“You have to make sure that when you tell the motor what to do, it’s not fighting the human, but that’s a big challenge because you don’t always know the human’s intent,” Gregg says. Instead of predicting where a human will move, the team will simplify the problem and work on altering how the human moves.

“With this method, we may compensate for gravity: no matter where you move, the motor can assist with that. Another example is inertia: no matter where you move, the motor can compensate for limb inertia to make movement easier,” Gregg says.

Working with Chandramouli Krishnan, an associate professor of physical medicine and rehabilitation, and Alicia Foster, a certified prosthetist orthotist at U-M’s Orthotics and Prosthetics Center, the team will determine the best configurations of the modular system for different populations. The team will also study whether the additional weight of the motor is helpful overall.

Gregg hopes the project will result in a low-cost system that any clinician would be able to replicate by simply adding it to current off-the-shelf ankle, hip, and knee orthoses. And beyond the workers and elderly populations of this project, Gregg hopes the system could be helpful to the broad populations that require just a bit, but not complete, assistance with getting around.

The project is funded by NIH grant 1R01EB031166-01, “Enhancing Voluntary Motion in Broad Patient Populations with Modular Powered Orthoses.” Gregg, Rouse, and Krishnan are also members of the U-M Robotics Institute.


  1. Stephen Schewe - 1967 BSEME

    I have Charcot Marie Tooth (CMT), which severely weakens my extremities. It would be amazing if this powered device worked for me and others with mobility problems. I wear carbon fiber AFOs now, which certainly help a lot.
    I am 77 and wear hearing aids. They really help me hear so much more “normally”. I feel that this powered exoskeleton idea is the same kind of idea…an electro/mechanical device which improves the life experience of the wearer, Go Blue!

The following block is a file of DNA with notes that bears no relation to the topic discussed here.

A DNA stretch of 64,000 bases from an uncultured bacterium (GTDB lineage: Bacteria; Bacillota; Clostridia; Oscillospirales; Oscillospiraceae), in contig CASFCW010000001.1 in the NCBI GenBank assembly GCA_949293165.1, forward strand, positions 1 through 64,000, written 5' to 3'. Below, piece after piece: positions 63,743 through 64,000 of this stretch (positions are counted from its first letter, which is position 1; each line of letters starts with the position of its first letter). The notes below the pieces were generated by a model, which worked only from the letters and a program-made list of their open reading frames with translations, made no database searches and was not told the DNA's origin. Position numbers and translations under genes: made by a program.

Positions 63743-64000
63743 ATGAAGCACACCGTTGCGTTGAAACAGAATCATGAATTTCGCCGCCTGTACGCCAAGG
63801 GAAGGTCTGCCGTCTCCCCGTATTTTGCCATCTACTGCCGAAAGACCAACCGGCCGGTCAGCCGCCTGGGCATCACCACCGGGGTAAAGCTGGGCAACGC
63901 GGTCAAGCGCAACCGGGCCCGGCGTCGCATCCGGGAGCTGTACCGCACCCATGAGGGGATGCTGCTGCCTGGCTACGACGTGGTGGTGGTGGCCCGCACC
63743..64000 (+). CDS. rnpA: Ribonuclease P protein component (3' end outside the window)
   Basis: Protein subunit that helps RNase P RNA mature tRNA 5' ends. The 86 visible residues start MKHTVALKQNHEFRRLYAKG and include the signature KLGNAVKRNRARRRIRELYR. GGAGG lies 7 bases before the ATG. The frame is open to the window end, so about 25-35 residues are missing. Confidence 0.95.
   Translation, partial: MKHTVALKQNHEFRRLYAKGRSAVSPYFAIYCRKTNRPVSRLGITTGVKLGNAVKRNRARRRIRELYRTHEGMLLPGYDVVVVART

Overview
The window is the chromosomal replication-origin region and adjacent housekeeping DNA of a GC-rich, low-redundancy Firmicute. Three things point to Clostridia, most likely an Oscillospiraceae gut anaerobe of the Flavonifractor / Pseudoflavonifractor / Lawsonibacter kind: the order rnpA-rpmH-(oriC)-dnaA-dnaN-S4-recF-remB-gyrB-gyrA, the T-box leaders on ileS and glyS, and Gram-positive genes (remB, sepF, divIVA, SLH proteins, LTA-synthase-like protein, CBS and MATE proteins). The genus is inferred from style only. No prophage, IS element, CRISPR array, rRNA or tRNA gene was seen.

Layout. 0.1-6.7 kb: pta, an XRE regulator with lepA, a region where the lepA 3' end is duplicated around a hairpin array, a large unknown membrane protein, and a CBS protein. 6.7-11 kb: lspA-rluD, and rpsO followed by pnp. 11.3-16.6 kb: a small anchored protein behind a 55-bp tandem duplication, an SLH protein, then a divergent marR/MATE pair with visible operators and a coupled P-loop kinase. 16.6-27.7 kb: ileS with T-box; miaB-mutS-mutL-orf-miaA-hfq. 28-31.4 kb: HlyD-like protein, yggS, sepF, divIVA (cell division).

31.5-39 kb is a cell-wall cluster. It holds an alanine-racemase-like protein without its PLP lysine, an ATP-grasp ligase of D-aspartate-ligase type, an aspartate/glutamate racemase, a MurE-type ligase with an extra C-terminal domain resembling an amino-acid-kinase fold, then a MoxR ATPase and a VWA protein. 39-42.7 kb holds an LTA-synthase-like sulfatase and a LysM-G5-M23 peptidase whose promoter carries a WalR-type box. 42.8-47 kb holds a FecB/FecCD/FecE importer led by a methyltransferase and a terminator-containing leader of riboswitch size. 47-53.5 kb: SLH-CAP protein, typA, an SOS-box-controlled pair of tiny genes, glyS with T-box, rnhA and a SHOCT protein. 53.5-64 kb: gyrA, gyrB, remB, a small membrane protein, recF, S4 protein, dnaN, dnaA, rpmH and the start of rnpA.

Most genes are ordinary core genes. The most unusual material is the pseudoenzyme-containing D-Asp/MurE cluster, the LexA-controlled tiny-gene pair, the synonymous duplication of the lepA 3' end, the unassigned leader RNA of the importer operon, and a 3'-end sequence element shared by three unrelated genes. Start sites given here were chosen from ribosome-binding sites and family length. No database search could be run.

• Robbie shaw

      I feel your situation; My son has CMT and I agree…sounds very encouraging.


  2. oliver genn - 1961

    This sounds promising….hope it is completely developed very soon.


  3. Mercedes Kelly - '75 MSW

    Will the program be using volunteers?



    Am an 81 yo physician with numerous hip surgeries and spinal stenosis which limits my ability to walk long distances
    This would be a wonderful technology
    I would be happy to be involved in a trial for the exoskeleton


  5. Robert Gregg

    Please email Dr. Gregg at rdgregg@umich.edu if interested in hearing about future trial enrollment. Keep in mind these initial studies will include a somewhat limited patient population, but we hope to expand into additional populations soon.


  6. Jim King - 1964E

    I am a paraplegic as a result of a spinal cord injury. As a part of my physical therapy I am “walking” with a set of full leg braces. However, this results in a “Frankenstein” sort of walk where I am swinging my legs from the hip that is both exhausting and unfit for use outside of a PT setting. I would be quite interested in participating in the project.


  7. Paul Churchill - 1994

    Sounds like a great project. It sounds very similar to the work that Ekso Bionics is doing to help people with spinal cord injuries (in association with the Wings for Life Foundation). Below is a post from a friend (Tarek Rasouli) who walked for the first time in 18 years with the help of their exoskeleton. You may already be aware of this work, but I thought I would pass it along nonetheless.



Leave a comment: